Well, if you think you have seen everything in luxury travel, think again. Who would expect Batman to be sharing the elevator with the gal at Ciragan Palace Kempinski, here in Istanbul?
Goodness knows what he is doing here but perhaps he is part of the fancy dress party that is the culmination of a Europe-wide incentive. Down in the lobby of this historic hotel, there is a group of ‘English policemen’, obviously part of the same function.
The meetings and incentives market, at top level, really loves this historic hotel, right on the Bosphorus. It is based around an 1863 mansion, still part of the whole thing, built by architect Nigogayos Balyan for Sultan Abdulaziz. It has the past, it also has so much that is exciting about today and to listen to the big-boss, Ralph Radtke, he is going to come up with something new at least every day…
Swim here, and you are in heaven. The outdoor pool is just under a hundred feet long, and about 30 feet wide. It is heated to 31 degrees by the co-generation plant that provides back-up electricity. Even in the snow a couple of weeks ago people swam, steam rising above.
You are right next to the Bosphorus, watching tankers and cruisers go by (oh gosh, here is a submarine – is it Russian, perhaps?). The waterway is international so anyone can use it. Clever Ralph Radtke, has installed a stylish conservatory room at one end, with a powerful interior heater, so you can swim, whatever the weather, and then rush in and dress, in the warm.
The history of the Ottoman emperors, or rather Sultans, is so fascinating. Every guest at this 322-room hotel gets a card, at night turndown, with a poem by one of those guys, thoughtfully translated by the Divan Literature scholar Prof Dr Iskender Pala. I learn that 26 of the 36 Sultans were poets.
This one is Sultan Mehmet 1373-1421 and the English words of his chosen verse start with ‘If all the people in the world become your enemy do not become hopeless after asking for help from God’. Experience in luxury travel today is not only physical (which I get here from swimming in the steam, at early dawn) but mental.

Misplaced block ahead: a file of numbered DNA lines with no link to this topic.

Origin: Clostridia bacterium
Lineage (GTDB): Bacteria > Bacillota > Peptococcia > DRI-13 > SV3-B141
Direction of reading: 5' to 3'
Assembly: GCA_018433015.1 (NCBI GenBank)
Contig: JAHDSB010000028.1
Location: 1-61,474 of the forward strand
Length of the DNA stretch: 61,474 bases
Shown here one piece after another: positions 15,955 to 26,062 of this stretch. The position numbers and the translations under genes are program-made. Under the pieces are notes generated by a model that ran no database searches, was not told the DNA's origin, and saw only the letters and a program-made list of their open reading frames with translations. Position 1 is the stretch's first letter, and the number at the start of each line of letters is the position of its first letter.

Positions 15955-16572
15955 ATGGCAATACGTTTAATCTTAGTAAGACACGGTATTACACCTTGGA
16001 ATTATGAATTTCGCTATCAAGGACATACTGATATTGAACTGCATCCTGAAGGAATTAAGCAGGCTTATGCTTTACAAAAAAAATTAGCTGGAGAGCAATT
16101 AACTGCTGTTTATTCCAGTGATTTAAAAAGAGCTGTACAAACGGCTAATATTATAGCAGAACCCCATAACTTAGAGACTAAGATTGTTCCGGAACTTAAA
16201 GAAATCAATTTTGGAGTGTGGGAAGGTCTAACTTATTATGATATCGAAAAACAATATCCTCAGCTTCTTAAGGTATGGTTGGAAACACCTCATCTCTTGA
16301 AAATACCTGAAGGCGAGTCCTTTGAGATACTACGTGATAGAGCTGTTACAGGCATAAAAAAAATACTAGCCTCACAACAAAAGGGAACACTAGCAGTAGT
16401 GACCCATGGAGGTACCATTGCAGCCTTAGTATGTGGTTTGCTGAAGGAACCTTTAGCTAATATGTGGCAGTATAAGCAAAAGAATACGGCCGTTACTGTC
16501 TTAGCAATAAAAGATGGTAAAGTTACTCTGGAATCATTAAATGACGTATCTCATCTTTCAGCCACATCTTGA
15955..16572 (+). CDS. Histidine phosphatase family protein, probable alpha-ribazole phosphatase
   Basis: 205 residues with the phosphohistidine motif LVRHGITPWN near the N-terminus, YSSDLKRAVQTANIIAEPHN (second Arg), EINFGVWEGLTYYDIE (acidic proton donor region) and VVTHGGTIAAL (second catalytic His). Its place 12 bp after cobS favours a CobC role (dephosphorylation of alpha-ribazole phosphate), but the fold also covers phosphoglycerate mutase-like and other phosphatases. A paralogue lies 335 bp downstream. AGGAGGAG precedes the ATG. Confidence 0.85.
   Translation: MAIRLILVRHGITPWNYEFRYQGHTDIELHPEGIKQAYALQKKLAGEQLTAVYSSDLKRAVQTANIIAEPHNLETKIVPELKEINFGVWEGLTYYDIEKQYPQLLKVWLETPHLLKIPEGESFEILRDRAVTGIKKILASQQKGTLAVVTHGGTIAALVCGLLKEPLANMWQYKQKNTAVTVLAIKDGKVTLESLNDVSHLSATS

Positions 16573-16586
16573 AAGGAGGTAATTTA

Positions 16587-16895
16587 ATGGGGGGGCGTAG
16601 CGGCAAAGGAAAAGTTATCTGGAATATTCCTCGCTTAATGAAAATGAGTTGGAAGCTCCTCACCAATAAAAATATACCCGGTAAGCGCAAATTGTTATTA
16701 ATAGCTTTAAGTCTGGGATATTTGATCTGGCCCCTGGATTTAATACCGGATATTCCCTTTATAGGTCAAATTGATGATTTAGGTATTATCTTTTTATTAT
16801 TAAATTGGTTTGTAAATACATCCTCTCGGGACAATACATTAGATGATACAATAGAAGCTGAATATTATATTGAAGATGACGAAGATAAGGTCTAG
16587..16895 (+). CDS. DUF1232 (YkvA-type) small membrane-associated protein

A card in my room is covered in ebru painting, specially done by Hikmet Barutçugil. Ebru, or ebre, is marbling, and has been extensively used in Turkey as background and border for calligraphy. To do marbling you need a gum, say tragacanth, and dyes, and brushes of horsehair or rose branches.
You increase the density of water with your chosen thickening gum. Metal oxide dyes that do not dissolve in water are then prepared by crushing them together with cattle bile (what do you do if you do not have any oxen around), and then sprinkled on a water surface. The shape they then make can be guided with a brush. This one shows a tulip, a reminder of Turkey’s great tulip era, a time of peace that lasted 1718-1730.
More learning, courtesy Norman Stone’s excellent book, Turkey a Short History. Tulip, as a name, came from Persia, and means turban. Tulips, the flowers, came from Central Asia and they had actually reached the Netherlands by the mid 17th century. But the craze in Turkey was led by Sultan Ahmet III, who ruled 1703-1730.
Apparently he got so much revenue from selling tax rights that he was able to spend. He heard from his ambassador to France about gardens there so he took a spot at Kagithane known as ‘the sweet waters of Europe’, where two streams flowed into the Golden Horn, and he built a palace, Sadabad, with gardens stocked with tulips.
At parties, tortoises with candles on their backs lit up the tulip displays. All this came to an end when Ahmet’s successor, Mahmut I, who ruled 1730-1754, invited an Albanian, Patrona Halil to a banquet and massacred him and his retinue… oh well.
Stay at this lovely hotel and you learn, continually. The all-day restaurant is called Laledan, Turkish for tulip, and there are tulips on wall tiles, and table runners. (Do not miss the buffet breakfast here – there is one table full of individual carafes of juices and smoothies, and another table exclusively squeezes juice just for you, and, of course, do not miss the renowned Kempiski ‘ladies in red’ who make such lovely hostesses..)
But I had to miss a lot at this luxury hotel, this time. Next visit I will look at the Hall Of Fame, guests immortalised forever on a lobby wall. This visit was already over, and I was seen off the premises, with lots of smiles. There was even a gentleman in red.